I cannot say enough about this absolutely wonderful, awe inspiring, moving historical Triumph! The story of young Canadians in WWI, then and where they lay now is very emotional and prideful. I am very thankful to Mr Christie and all involved in this essential work. It inspires me to visit these sites someday myself, with new eyes as to the horrors of that war in particular. This is a stunning achievement not to be missed! It should be mandatory in every Canadian school from here on out!
on March 4, 2009
I would highly recommend this for anyone interested in the Canadian effort during the First World War. This series will take you on a tremendously engaging and respectful tour of the events and regions that resulted in the deaths of over 65,000 Canadian volunteers - from their facing down the first gas attacks at St. Julien to the re-capture of the city of Mons at the war's end. This is bound to instill an intense pride in their actions and great sadness in their sacrifice.
on December 1, 2009
Outstanding piece of work topped off with excellent narration. Norm Christie's knowledge is amazing and he brings the stories of these real Canadians right into your living room. Viewing this series should be made mandatory for all Canadian (and British!) students and not just on November 11th. I could spend lines expounding why this is a must buy, but it is not necessary. The price is a bargain for what you get and you will certainly not be disappointed on its coverage. In fact, I guarantee that after you watch the ~270 minutes you will wish there were 270 more. I am glad DVDs "wear well" because these are ones that you will watch more than once. Well done Norm!
on July 21, 2011
A focused portrayal of one aspect of the First World War - the Canadians at war - which contributes to understanding the whole. Grippingly intense without cheap thrills. Patriotic and proud without being jingoistic. Firmly realistic, straightforwardly informative and yet inspiring portrayal of Canadian soldiers in battle on the Western Front of the First World War. The accurate title, "For King and Empire", anchors this documentary with unfashionabe, unabashed honesty. The even-toned narration by historian Norm Christie complements this story of heroic steadfastness and dedication in the face of death. It reminded me of my old high school teacher as he sparingly mentioned some his horrific experiences as a young Canadian soldier on the Western Front. Like my old teacher, Mr. Christie personalizes the cost by describing the cemeteries and some of the individuals there who paid the price of battle with their lives.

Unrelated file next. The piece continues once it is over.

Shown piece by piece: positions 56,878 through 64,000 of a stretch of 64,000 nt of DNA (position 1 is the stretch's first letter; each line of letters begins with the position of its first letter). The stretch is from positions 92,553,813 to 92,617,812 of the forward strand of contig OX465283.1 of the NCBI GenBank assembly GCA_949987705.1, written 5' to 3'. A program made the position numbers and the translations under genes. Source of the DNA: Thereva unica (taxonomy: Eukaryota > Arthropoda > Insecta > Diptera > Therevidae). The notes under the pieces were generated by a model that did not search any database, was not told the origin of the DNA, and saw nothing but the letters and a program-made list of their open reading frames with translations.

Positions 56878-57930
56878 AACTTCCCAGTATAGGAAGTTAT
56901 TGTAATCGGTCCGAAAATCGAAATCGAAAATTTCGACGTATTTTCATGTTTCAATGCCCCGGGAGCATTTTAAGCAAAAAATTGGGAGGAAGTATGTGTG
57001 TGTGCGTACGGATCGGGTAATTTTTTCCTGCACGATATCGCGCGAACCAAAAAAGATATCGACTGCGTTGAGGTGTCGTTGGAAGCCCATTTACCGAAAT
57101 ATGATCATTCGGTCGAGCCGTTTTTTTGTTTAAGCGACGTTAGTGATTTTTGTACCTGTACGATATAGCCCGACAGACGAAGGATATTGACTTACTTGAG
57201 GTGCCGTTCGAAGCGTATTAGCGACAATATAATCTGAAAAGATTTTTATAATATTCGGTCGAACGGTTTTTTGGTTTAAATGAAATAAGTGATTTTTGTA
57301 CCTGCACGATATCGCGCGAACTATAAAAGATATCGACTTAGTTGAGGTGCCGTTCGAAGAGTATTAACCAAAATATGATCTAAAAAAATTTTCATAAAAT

on November 18, 2013
Canada lost more soldiers in World War 1 than in WW2, a surprising fact unknown to most Canadians. Nearly all of these military deaths occurred along a150 km stretch of French/Belgian soil. "For King and Empire", over six 1 hr episodes triy to put all the major battles fought by Canadians into perspective with the sites they were fought and the cemeteries where the soldiers were buried that are located throughout the battle zone. From the stirring pipes and drum rendition of "The Maple Leaf Forever"..(which has I think a more stirring tune than "O Canada"), we journey with author and narrator, Norm Christie, and his crew over all the major battle sites. Today, of course, this is a beautifully picturesque farming country, contrasted with period photos showing the trench warfare panorama of mud and desolation along with towns reduced by artillery to a "Hiroshima-like" skeletal wasteland. I have visited some of these sites and cemeteries and it is chilling to stop and look at Beaumont-Hamel (Somme), for example, and picturing yourself as a 20 year old, "going over the top" in the 1st Battle of the Somme, where the Newfoundland regiment suffered 80-90% casualties on that first day. Even more sobering is a walk between the rows and rows of crosses where these young men (rarely do you see one over 22 yr.old) are laid to rest. It was so sad, especially for my wife, who, more than once, was overwhelmed with tears....and yet we knew none of these soldiers.